At a very young age, Merry (Fanning) felt she was in competition with her mother Dawn (Connelly) for her father’s attention.  This assertion needed a defense and she developed a stutter that her perfect mother didn’t have but which Merry always garnered pity and sympathy.  Though very young, she was aware of self.  Merry knew what she wanted; believing that, ‘life is just a short space of time in which you are alive.’  She lived her life with this frame of mind and still quite early in her mental development she witnesses, on television, the Vietnamese Buddhist Monk who burned himself to death in Saigon.  The reason the man did this was because to protest the South Vietnamese Diem regime’s pro-Catholic policies and its banning of the Buddhist flag.  This leaves a heavy impression on Merry and she grows into an angry young woman filled with guilt for her parents’ wealth, self-condemnation for living the good life when so many others have nothing and a general hatred for all things, making it difficult for her parents to know who she truly is.  She suddenly disappears after a post office bombing that leaves one man dead.  Her parents start to fall apart as the accusations and evidence against Merry begins to grow.  They begin to change during this process and the story goes from a sweet loving family to one divided as Seymour never gives up on finding his daughter, ultimately clearing her name and helping her.  When he finds his darling child and she admits her guilt, he still refuses to give up on her, loving her through the wrong she’s done and the shame she feels toward herself for being born.

Ewan McGregor gives a stirring performance and captivates the audience in his directorial debut. Shari K. Green

Sr. Film Writer and Community Manager, tmc.io

Ewan McGregor gives a stirring performance and captivates the audience in his directorial debut.  What little you see of Fanning is compelling and she, as well as her characters chilling beliefs, leaves an impression on you that is hard to shake.  Outside of the unnecessary narration and how the story begins, which is a conversation at a reunion, the movie is powerful and haunting.  This will be considered for nominations this year as it speaks to past civil unrest and what we’re still going through in present day.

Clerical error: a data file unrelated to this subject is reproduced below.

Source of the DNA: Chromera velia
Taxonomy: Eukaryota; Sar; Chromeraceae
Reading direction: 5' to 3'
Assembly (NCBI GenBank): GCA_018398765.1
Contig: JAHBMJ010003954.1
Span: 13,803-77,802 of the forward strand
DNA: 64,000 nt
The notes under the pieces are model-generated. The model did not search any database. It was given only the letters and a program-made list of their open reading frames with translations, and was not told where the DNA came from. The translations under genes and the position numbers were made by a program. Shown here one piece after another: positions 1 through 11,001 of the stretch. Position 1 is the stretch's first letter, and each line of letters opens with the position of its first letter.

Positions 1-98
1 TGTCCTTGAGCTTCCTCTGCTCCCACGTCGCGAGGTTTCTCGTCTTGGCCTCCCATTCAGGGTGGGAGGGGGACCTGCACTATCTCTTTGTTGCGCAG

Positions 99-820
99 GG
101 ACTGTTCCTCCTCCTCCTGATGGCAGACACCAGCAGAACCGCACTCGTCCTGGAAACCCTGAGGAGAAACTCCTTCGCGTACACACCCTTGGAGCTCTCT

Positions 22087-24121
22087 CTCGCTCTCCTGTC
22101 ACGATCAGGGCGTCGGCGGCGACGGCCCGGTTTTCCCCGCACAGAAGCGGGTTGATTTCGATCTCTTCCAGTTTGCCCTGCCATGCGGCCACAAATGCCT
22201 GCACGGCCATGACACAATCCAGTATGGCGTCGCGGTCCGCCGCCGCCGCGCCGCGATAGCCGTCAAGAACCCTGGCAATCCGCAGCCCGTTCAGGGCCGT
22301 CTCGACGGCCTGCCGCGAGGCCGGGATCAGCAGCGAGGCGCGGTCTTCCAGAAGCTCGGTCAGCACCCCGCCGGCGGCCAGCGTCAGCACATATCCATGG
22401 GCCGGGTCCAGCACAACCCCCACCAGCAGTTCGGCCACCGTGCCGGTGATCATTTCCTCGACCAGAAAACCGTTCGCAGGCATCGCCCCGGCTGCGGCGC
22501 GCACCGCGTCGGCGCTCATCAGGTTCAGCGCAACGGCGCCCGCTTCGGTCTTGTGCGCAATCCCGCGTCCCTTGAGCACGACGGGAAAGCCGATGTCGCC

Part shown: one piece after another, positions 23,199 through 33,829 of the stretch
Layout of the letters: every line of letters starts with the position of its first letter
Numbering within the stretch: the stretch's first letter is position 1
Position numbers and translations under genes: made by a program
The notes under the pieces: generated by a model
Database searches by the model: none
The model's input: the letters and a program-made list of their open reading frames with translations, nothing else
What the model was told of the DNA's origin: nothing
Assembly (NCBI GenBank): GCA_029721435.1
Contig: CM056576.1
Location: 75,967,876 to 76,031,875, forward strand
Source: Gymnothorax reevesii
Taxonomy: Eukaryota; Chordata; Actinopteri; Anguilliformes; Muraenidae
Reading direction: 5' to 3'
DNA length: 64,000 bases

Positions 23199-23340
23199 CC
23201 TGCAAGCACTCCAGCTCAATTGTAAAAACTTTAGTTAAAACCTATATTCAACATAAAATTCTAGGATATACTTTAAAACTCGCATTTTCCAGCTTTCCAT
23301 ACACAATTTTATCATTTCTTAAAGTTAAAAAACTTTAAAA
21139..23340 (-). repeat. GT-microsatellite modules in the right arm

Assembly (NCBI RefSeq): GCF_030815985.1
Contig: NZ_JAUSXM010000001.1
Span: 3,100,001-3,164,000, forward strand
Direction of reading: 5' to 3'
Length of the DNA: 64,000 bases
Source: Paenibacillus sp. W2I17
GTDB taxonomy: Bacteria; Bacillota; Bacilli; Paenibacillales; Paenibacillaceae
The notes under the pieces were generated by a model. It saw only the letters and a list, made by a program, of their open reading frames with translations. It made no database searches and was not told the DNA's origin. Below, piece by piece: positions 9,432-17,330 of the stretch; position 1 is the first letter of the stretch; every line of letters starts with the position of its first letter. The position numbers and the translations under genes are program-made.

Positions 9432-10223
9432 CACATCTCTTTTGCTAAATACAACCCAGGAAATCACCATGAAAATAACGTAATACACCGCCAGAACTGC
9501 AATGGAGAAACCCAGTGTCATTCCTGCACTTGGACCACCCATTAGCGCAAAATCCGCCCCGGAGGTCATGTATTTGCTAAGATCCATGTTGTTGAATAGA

nintendo-switch-gaming-console

First Look at Nintendo Switch

Introducing Nintendo Switch! In addition to providing single and multiplayer thrills at home, the Nintendo Switch system also enables gamers to play the same title wherever, whenever and with whomever they choose. The mobility of a handheld is now added to the power of a home gaming system to enable unprecedented new video game play styles.
american-honey

American Honey

American Honey is sweet and wholesome; the film that bares that name is anything but.  It’s a raw portrayal of a slice of Americana that we want to believe doesn’t exist; that we prefer not to think about.  It’s captured with intimate camera work that masterfully puts its audience in the story with, even as, the lead character, Star (Lane).  Lane is a newcomer and does a stellar job of giving us a peek at Arnold’s idea of the challenges the young people in America face today trying to know one another and know themselves.  With particular interest cast on the poor youth of this nation, the story can be uncomfortable to watch.  They are expected to raise themselves and their siblings, while also having to try and keep up with the fast paced and changing world of technology that they might not be able to afford.  It’s true that text messaging and social media has kept us from speaking face to face, this is not so in Stars life.  She sees day to day what matters and faces some daily confrontations most never have.  She is also very aware of the planet and understands the need to save it… one honey bee at a time.  The environment and trying to save it is a very powerful message throughout the film, which does not go by unnoticed.